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Volume 14, Number 6—June 2008

Research

Population-Attributable Risk Estimates for Risk Factors Associated with Campylobacter Infection, Australia

Russell J. Stafford*†Comments to Author , Philip J. Schluter‡†, Andrew J. Wilson*†, Martyn D. Kirk§, Gillian Hall¶, Leanne Unicomb¶#, and the OzFoodNet Working Group
Author affiliations: *Queensland Health, Brisbane, Queensland, Australia; †University of Queensland, Brisbane; ‡Auckland University of Technology, Auckland, New Zealand; §OzFoodNet, Canberra, Australian Capital Territory, Australia; ¶Australian National University, Canberra; #OzFoodNet, Wallsend, New South Wales, Australia1In addition to some of the authors, the OzFoodNet Working Group for this study included Craig Dalton, Tony Merritt, Rosie Ashbolt, Cameron Sault, Joy Gregory, Robert Bell, Rod Givney, Jane Raupach, Barry Combs, Lillian Mwanri, Jennie Musto, Nola Tomaska, Geoff Millard, Mohinder Sarna, Geoff Hogg, Craig Williams, Janet Li, Karin Lalor, Nittita Prasopa-Plazier, Lyn Mueleners, and Ian McKay.;

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Table 1

Results of univariable (crude) and multivariable logistic regression analysis for variables within each exposure group and the final multivariable model, Campylobacter infection, Australia, 2001–2002*

Exposure group/variables†Case-patients,
n/N (%)Controls, 
n/N (%)Univariable analysis

Multivariable logistic regression analysis (exposure groups)

Final multivariable model‡
OR95% CIOR95% CIaOR95% CI
Meat, poultry and seafoodModel 1
No chicken110/711 (15.5)162/808 (20.0)1.01.01.0
Chicken, cooked528/711 (74.3)618/808 (76.5)1.31.0–1.71.31.0–1.81.41.0– 1.9
Chicken, undercooked73/711 (10.3)28/808 (3.5)3.82.3–6.34.42.6–7.54.72.6– 8.4
Offal36/852 (4.2)16/830 (1.9)2.21.2–4.42.11.1–3.92.01.0– 4.0
Fresh fish
256/833 (30.7)
332/827 (40.1)
0.7
0.5–0.8

0.6
0.5–0.8

0.7
0.5– 0.9
Eggs and dairy productsModel 2
Homemade foods containing raw eggs
40/837 (4.8)
70/822 (8.5)
0.5
0.4–0.8

0.5
0.3–0.7

0.5
0.3– 0.8
ProduceModel 3
Organic fruit and vegetables50/805 (6.2)100/804 (12.4)0.50.3–0.70.60.4–0.80.60.4–1.0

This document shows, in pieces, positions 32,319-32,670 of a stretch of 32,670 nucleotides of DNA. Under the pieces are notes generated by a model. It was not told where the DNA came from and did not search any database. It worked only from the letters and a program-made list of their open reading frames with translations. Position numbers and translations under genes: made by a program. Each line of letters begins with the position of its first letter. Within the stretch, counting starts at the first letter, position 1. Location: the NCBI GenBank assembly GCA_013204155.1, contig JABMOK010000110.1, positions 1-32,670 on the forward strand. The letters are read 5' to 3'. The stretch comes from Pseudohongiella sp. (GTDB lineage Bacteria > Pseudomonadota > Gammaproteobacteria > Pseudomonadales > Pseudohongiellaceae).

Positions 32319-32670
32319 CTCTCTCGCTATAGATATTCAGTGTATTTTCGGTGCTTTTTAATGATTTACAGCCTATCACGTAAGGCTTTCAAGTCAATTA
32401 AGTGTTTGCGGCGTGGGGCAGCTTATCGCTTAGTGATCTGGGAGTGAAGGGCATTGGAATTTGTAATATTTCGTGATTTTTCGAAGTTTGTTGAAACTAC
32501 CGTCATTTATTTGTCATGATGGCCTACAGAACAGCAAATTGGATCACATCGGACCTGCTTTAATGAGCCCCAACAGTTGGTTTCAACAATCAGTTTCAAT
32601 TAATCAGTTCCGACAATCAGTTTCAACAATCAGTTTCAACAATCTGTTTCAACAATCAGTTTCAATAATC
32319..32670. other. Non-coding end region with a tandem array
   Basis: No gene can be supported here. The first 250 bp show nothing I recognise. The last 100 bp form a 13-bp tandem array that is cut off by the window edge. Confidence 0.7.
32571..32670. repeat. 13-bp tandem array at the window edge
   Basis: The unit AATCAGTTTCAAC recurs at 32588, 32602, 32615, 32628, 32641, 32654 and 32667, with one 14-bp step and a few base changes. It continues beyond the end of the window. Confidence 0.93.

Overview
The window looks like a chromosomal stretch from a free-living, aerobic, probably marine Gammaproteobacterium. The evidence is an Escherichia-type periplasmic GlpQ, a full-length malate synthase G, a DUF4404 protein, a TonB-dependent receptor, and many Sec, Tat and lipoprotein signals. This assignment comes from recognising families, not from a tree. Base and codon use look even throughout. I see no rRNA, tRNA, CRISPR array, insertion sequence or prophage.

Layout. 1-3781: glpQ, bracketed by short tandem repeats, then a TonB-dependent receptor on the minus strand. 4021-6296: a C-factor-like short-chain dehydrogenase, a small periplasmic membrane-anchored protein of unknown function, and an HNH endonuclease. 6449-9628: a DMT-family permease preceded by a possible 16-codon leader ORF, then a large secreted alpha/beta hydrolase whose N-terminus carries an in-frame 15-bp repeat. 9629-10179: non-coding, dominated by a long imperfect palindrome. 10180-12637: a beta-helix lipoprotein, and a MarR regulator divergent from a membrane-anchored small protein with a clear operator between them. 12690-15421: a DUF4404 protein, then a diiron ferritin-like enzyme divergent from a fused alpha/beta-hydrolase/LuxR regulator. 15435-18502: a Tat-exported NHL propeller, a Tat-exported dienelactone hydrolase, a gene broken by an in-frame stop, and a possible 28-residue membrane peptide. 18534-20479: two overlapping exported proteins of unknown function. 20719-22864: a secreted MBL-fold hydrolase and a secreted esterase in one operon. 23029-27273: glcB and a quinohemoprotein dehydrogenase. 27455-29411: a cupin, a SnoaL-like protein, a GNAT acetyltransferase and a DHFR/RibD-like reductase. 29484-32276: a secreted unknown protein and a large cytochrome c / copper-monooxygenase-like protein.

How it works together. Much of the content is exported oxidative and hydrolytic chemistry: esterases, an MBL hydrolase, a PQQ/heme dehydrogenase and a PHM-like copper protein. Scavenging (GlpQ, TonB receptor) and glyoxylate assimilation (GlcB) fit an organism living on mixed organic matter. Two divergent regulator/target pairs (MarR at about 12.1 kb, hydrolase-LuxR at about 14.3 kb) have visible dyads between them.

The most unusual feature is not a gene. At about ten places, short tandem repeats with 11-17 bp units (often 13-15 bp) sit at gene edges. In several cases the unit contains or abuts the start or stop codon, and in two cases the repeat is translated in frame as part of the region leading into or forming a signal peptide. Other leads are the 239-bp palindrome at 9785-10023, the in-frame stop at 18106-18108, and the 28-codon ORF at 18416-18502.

Homegrown fruit84/845 (9.9)169/828 (20.4)0.40.3–0.60.50.4–0.70.40.3–0.6
Vegetable index§
0 (no vegetables)141/853 (16.5)87/830 (10.5)1.01.01.0
1 (1–2)339/853 (39.7)305/830 (36.7)0.70.5–0.90.70.5–1.00.70.5–1.0
2 (3–4)352/853 (41.3)382/830 (46.0)0.60.4–0.80.60.4–0.90.60.4–0.9
3 (5–6)
21/853 (2.5)
56/830 (6.7)
0.2
90.1–0.4

0.3
0.1–0.5

0.2
0.1–0.5
Water consumptionModel 4
Commercial bottled water
72/846 (8.5)
47/820 (5.7)
1.5
1.0–2.3

1.6
1.1–2.3

NS

Food-handling practicesModel 5
Barbequed cooked meat 
 placed back on plate used 
 for raw meat
21/511 (4.1)
9/471 (1.9)
2.2
1.0–5.5

2.3
1.0–5.4

NS

Animal and pet exposure
Domestic chickensModel 6
No domestic chicken783/846 (92.6)777/821 (94.6)1.01.01.0
Chicken <6 mo of age18/846 (2.1)5/821 (0.6)3.61.3–9.75.21.5–17.812.42.6– 59.3
Chicken >6 mo of age45/846 (5.3)39/821 (4.8)1.10.7–1.81.30.8–2.21.70.9– 3.0
Domestic dogs
No dog397/839 (47.3)452/819 (55.2)1.01.01.0
Dog <6 mo of age48/839 (5.7)17/819 (2.1)3.21.8–5.72.91.6–5.32.11.1– 4.2
Dog >6 mo of age
394/839 (47.0)
350/819 (42.7)
1.3
1.1–1.6

1.2
1.0–1.5

1.2
0.9–1.5
Host factorsModel 7
Chronic gastrointestinal 
 condition101/873 (11.6)50/831 (6.0)2.01.4–3.02.01.4–2.92.31.5–3.4
Liver disease14/875 (1.6)2/830 (0.2)6.71.5–61.25.11.1–23.0NS
Any immunosuppressive 
 agent/therapy35/881 (4.0)12/833 (1.4)2.81.4–6.02.81.4–5.5NS

*Each model adjusted for state, sex, and education. aOR, adjusted odds ratio; CI, confidence interval; NS, not significant.
†The exposure period for foods is 7 d before onset of illness for case-patients and 7 days before interview for controls.
‡After removal of nonsignificant interaction terms.
§The vegetable index was created to indirectly measure the range of raw produce consumed in the 7-day exposure period for patients and controls. The values of this index variable represented a count of the number of different types of salad/vegetable foods eaten during the exposure period.

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